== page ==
Power Consumption of Cooking Appliances
Cooking appliances on an Inverter
Cooking our food uses a lot of power. You could try solar cookers or ovens which work directly off the sun. These are a slow type of cooker, that retain high levels of food nutrients and work well. However, apart from sunlight you also need patience.
In general, we suggest that if you are on a solar, or other Renewable Energy system, you would do all of your cooking on gas or on a wood stove. However, in good weather, you may often have a surplus of power and some forms of electric cooking are surprisingly efficient.
I recently upgraded my solar system under the AGO rebate program. The system (24V) is made up of eight 80W PhotoWatt and four 55W Arco solar modules together with a Selectronic SE12 inverter. On 24V this inverter is rated at 700W continuous and 900W for half an hour.
Using Rainbow Power Company's software I chose to design the system to meet all my loads, even in the 'worst' month. This means that my regulator will be reducing my available solar charge current during the remaining eleven months (based on average weather conditions affecting actual daily solar insolation).
My Plasmatronics PL40 regulator has the ability to divert the charge current or turn on other loads when the battery is fully charged. Water pumping is sometimes a good choice, however I have an abundant supply of gravity feed water. The design software suggest that most months I'd have the power from 1 to 2 of my 80W solar modules to spare.
When the price of LP gas went up recently, I decided to look into electric cooking appliances. A summary of the smallest (lowest wattage) appliances is listed below. I found K-Mart to be the best place to find small, low wattage gadgets.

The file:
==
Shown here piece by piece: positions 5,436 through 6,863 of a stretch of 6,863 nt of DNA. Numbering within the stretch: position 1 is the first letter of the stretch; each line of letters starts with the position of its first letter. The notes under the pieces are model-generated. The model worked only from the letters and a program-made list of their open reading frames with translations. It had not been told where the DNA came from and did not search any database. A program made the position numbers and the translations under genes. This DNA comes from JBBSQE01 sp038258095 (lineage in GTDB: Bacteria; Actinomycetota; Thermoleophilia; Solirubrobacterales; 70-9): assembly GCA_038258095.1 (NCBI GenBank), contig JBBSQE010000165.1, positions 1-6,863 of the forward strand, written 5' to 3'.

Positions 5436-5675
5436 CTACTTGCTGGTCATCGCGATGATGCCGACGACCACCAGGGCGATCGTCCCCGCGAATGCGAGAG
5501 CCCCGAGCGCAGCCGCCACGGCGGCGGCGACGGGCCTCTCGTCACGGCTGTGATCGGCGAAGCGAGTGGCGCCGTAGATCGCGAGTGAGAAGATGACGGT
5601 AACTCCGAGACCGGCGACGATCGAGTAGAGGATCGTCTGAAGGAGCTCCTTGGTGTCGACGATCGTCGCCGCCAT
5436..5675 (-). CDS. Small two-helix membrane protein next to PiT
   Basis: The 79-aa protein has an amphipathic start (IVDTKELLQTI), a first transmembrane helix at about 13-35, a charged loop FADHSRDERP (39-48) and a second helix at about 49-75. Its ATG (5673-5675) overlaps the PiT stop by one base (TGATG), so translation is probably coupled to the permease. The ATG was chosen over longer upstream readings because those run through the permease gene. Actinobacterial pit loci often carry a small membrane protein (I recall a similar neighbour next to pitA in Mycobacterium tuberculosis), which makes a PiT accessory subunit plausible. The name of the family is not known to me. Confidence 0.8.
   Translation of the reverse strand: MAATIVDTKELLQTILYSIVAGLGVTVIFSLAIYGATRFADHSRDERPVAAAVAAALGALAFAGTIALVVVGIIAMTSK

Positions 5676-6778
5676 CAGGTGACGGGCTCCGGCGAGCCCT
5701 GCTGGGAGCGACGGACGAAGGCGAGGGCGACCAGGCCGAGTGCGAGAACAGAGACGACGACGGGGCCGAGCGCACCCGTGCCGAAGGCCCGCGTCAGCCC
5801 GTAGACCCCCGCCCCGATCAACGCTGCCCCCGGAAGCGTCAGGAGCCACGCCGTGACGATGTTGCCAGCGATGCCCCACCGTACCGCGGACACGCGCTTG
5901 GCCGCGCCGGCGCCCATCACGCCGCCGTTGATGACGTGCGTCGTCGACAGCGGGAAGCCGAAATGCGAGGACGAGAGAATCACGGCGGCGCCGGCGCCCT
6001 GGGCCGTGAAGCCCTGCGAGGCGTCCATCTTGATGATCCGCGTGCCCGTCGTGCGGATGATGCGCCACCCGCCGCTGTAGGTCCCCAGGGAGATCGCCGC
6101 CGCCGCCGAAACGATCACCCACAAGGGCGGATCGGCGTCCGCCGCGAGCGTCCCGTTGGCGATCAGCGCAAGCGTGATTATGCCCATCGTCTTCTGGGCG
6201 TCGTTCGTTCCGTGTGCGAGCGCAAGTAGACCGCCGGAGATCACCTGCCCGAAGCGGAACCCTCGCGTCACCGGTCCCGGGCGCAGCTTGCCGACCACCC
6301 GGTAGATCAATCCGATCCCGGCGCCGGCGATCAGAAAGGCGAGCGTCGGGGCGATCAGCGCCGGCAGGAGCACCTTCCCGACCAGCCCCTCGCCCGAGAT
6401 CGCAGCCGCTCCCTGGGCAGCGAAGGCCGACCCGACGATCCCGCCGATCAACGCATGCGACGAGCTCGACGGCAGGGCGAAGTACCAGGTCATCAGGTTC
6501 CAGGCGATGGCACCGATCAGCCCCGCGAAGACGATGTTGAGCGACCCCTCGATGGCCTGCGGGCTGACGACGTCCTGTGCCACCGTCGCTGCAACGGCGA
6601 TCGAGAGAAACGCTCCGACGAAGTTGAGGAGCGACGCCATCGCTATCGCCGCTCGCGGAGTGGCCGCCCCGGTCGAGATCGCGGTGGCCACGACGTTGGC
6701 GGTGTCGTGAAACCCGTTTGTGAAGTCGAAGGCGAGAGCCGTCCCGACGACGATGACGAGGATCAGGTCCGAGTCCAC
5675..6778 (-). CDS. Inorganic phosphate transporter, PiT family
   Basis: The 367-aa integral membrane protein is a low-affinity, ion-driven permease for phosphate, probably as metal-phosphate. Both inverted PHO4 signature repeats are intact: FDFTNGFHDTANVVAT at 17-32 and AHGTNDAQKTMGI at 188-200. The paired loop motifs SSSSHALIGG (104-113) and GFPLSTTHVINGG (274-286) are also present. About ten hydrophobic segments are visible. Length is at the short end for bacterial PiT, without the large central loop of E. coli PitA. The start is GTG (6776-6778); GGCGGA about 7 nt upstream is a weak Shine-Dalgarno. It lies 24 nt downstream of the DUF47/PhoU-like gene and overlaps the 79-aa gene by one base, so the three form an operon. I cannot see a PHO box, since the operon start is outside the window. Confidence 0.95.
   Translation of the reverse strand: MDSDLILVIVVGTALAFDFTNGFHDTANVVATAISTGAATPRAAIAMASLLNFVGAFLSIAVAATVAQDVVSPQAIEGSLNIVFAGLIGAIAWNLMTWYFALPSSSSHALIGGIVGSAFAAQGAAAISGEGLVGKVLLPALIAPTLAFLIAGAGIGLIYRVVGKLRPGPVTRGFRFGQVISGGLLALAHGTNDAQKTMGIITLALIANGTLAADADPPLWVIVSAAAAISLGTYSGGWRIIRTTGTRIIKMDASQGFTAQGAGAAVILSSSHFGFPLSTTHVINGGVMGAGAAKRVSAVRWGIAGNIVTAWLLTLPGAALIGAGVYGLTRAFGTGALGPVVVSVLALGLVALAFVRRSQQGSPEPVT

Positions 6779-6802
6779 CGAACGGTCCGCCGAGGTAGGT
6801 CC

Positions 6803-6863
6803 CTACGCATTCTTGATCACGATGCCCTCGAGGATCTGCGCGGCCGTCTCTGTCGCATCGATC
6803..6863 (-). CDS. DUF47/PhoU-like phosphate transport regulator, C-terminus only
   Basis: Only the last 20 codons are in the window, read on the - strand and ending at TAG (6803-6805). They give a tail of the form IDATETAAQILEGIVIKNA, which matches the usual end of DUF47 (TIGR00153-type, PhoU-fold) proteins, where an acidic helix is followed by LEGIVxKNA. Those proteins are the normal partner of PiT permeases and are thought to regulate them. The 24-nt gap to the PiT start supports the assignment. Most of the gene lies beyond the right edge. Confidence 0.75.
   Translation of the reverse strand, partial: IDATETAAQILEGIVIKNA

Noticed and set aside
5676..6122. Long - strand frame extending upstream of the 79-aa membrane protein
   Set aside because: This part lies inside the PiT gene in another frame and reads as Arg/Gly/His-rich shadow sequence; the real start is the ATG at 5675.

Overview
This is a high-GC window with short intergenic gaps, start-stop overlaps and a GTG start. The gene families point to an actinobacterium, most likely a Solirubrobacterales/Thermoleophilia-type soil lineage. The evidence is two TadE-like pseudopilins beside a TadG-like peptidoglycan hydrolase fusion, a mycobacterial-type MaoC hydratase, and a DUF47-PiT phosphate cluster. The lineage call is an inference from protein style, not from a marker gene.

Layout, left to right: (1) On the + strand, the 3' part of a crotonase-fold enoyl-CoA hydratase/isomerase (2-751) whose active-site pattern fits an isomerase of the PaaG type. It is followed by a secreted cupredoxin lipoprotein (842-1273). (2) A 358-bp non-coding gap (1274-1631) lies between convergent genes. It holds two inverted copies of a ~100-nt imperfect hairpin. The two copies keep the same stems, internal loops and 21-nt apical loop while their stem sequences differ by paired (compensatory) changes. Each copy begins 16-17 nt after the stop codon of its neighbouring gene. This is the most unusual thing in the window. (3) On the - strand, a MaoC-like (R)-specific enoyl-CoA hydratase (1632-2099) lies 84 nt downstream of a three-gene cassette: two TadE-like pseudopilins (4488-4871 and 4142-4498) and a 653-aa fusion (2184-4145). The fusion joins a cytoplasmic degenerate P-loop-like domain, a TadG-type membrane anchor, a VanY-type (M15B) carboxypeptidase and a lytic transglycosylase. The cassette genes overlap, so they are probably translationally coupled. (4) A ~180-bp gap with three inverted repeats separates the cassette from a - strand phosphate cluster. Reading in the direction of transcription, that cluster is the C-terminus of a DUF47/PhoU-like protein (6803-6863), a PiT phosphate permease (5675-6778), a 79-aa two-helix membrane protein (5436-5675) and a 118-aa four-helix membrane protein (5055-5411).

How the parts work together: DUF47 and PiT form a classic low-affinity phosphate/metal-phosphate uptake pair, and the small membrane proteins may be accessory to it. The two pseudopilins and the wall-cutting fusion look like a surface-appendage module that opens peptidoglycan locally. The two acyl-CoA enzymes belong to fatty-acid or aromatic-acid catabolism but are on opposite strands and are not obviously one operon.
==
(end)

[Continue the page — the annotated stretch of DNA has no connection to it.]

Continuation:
|Appliance||Cost (AUD$)||Watts |
|Slow cooker / crock||$100||285||----|
|Coffee maker (5 cup)||$38||685||704|
*All measured wattages were taken on the DC input side of the inverter and measured by the Plasmatronics regulator. The actual battery voltage was used to calculate the figure. This was usually about 25V.
Slow Cooker: I haven't bought this appliance but I hear that they are great for cooking some foods.
Bread Oven: See 'Bread-makers' tab. They use between 250 and 650 Wh to make a loaf of bread. The average was 330Wh. A great way to use your excess solar power!
Snack Oven: The Ronson snack oven is designed to heat pre cooked food like grilled cheese sandwiches. The top griller used 365W, the bottom one used less at 285W and together they used 660W on my inverter. It takes about 8 minutes for a sandwich (88Wh). Larger oven grillers are available to cook meat etc however they are rated at 1500W.
Coffee Maker: My Mistral coffee maker is perhaps the best bargain! It is described as a '5 cup' unit - three 500ml mugs by my reckoning! It makes a mug full of great coffee in about 3 minutes using a miserly 59Wh of power. A bargain buy at $38!
Frypan: This Black & Decker 230mm skillet is a bit small for anything larger than 2 medium sized chops or 3 - 4 eggs. However, it worked well. It takes about 12 minutes or 150 Wh to cook two thick steaks or fish cutlets. Because the element is bonded to the base of an electric frypan, I think they are more efficient than using an ordinary one on a hot plate. The frypan was not supplied with a cover though later I saw a similar sized Sunbeam one with a tin lid. Haven't been able to find a glass lid to fit it as yet. Larger 'family sized' frypans were rated at between 1200 - 1600W. It cycles on and off every few minutes when set to the lower temperature settings.